Sunday, February 28, 2010

Solitary Togetherness

I spend a lot of time alone. I work from home and I write which we all know is a solitary pursuit. That's hours spent not hearing other people's voices or even my own. Except on paper.

I enjoy the quiet. Sometimes. Other times I'm simply sick of myself and my thoughts. Bruce Springsteen, in "Dancing in the Dark," expressed this well--"I wanna change my clothes, my hair, my face."

Then again, it is winter (my least favorite season) and we've had record snows so I'm also suffering from some serious get-me-outta-here cabin fever. But, I digress.

That's where having a critique group really helps. Every other week we meet to talk about writing, our lives and each other's work-in-progress. And we laugh. A lot. I mean hysterical, BWA-HA-HA laughing that draws attention. We've had several strangers say things like "What's so funny?" or "What are you having?" or "Cheer up!" Of course, we can't really explain what's funny. To explain it takes away the humor, the perfect synchronization of the moment and the people involved.

Being in a critique group gives me a sense of community. We are peers with the same problems and joys. We push each other to set goals, keep growing and keep changing. We know each other's strengths and weaknesses. We inspire one another, encourage one another and challenge one another. We do things that are uncomfortable.

I have a magnet with a quote by Eleanor Roosevelt that says, "Do one thing every day that scares you." I like that. Because a lot of things associated with writing can be scary--blank pages, query letters, submitting to the critique group and contacting an editor or agent. Wondering as you send it if it is any good or just plain crap. But when I do scary things, I'm not bored. And, if you think about it, boredom with your life is the most frightening thing of them all.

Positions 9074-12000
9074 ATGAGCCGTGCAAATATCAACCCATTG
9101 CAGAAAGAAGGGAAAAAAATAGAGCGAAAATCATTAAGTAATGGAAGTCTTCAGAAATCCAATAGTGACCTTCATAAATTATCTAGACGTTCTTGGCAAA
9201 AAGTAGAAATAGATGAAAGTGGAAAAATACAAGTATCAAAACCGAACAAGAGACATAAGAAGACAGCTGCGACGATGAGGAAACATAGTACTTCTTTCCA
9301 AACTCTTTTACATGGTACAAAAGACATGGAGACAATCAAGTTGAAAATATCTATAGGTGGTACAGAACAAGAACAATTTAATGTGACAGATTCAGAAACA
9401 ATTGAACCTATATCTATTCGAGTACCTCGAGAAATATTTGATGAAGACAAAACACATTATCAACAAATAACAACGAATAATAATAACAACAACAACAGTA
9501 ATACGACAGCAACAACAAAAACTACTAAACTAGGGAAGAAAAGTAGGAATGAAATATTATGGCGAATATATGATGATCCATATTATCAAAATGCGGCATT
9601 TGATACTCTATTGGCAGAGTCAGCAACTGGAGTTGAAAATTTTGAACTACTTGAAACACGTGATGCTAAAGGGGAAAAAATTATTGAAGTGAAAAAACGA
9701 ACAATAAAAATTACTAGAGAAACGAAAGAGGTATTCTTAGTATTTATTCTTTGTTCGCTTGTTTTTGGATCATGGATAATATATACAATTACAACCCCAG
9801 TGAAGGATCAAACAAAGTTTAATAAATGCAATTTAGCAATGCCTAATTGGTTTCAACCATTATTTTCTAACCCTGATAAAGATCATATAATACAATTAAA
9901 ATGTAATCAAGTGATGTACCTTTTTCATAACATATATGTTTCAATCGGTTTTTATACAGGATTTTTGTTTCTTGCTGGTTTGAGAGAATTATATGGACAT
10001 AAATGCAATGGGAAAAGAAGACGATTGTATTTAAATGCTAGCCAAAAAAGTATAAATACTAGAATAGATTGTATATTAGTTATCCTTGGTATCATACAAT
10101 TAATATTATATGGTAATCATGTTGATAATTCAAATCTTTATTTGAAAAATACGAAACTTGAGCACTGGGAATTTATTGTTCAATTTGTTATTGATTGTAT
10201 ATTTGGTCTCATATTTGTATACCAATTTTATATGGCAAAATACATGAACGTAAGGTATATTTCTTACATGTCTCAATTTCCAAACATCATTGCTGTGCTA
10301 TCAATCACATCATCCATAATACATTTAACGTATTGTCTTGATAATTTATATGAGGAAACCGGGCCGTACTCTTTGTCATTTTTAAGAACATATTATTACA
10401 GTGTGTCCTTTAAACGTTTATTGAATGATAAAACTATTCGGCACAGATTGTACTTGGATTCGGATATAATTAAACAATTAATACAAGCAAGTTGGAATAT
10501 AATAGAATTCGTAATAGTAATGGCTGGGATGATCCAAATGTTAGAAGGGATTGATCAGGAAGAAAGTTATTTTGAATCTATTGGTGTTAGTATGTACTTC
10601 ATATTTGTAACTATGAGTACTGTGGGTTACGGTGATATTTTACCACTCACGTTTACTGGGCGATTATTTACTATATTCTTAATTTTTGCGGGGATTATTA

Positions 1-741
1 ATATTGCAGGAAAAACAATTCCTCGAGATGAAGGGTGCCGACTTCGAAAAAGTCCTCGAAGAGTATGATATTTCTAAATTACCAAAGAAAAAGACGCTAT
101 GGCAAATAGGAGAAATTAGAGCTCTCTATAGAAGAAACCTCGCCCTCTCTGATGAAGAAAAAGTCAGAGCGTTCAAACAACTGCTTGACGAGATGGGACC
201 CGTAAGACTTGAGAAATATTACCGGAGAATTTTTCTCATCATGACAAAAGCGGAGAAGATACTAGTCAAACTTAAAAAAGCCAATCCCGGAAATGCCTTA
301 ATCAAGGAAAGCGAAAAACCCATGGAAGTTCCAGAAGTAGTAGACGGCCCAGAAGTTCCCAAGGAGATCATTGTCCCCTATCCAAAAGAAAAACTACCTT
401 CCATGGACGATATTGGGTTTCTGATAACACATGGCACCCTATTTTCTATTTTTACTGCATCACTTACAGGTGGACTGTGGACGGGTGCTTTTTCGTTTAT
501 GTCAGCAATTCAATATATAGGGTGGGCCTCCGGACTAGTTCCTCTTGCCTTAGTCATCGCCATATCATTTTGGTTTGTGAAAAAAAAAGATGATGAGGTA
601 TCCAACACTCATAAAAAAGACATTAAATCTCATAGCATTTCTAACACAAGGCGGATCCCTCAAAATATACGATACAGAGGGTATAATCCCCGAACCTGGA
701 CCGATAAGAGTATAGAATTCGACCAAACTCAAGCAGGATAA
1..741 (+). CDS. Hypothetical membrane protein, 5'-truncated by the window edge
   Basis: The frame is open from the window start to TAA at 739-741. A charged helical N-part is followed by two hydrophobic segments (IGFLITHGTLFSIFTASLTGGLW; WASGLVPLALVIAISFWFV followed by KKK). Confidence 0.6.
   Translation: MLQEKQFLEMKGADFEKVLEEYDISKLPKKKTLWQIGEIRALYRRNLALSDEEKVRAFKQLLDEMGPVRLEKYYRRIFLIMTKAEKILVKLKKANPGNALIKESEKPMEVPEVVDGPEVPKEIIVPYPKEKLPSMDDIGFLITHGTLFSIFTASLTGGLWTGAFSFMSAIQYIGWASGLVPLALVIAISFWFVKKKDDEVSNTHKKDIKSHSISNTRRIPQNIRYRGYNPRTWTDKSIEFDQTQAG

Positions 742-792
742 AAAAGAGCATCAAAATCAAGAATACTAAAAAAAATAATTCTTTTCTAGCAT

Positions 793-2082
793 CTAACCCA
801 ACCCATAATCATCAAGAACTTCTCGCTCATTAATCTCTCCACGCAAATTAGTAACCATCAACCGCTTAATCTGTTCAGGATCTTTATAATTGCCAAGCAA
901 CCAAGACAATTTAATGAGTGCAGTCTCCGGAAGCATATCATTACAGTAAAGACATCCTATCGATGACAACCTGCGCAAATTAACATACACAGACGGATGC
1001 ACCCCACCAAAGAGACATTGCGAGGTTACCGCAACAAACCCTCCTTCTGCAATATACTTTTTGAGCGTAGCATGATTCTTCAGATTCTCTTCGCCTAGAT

I used to be a risk-taker. Then, wave after wave of adulthood rolled over me and gradually I only did the things that I was "supposed" to do. I stopped pushing the envelope. My writing and I stayed in our own safe little cocoon, forced into a dark corner by responsibilities and crises. Being a part of a good critique group has helped me remember that it doesn't have to be this way. What we offer each other is the kick in the butt and the safety net and a lot of times both are necessary.

Writing is a solitary pursuit. But it doesn't have to be a lonely one. And, thanks to my dear friends, it isn't.

Sunday, February 21, 2010

What's A Girl To Do?

Today editors and agents run their own blog contests for the best five-minute pitch, they want query letters without actual writing samples, and they tweet about novels they’d like to acquire. How’s a girl supposed to keep up with the fast-paced changes in the publishing market today and land an agent or book deal? And what does it say about the current state of the market?

It tells us that agents and editors are still looking for talent, but they’re looking for it in new ways, ways that save them time and paperwork. We all know they’re overworked. They’d rather download submissions onto their Kindle or Sony e-Reader than schlep that five-pound manuscript with them on the subway. Who wouldn’t? The push to go electronic makes sense. It reduces stacks of paper and helps us all “go green.” Yay! We should all cheer.

The move to e-everything adds immediacy to the process of submitting manuscripts and concepts. It speeds up the publishing “machine.” Good. Right? Hmmm. Maybe. Or is it a double-edged sword? Writers expect to hear back from editors and agents more quickly, but editors and agents want ideas that are streamlined. Professionally pitched. Thus the trend towards the book pitch.

It takes a certain skill-set to write a pitch or a professional query letter that will “win” you an editor or agent. They’re judging your best work on your ability to deliver a concept in a way that tantalizes them in a few sentences or paragraphs.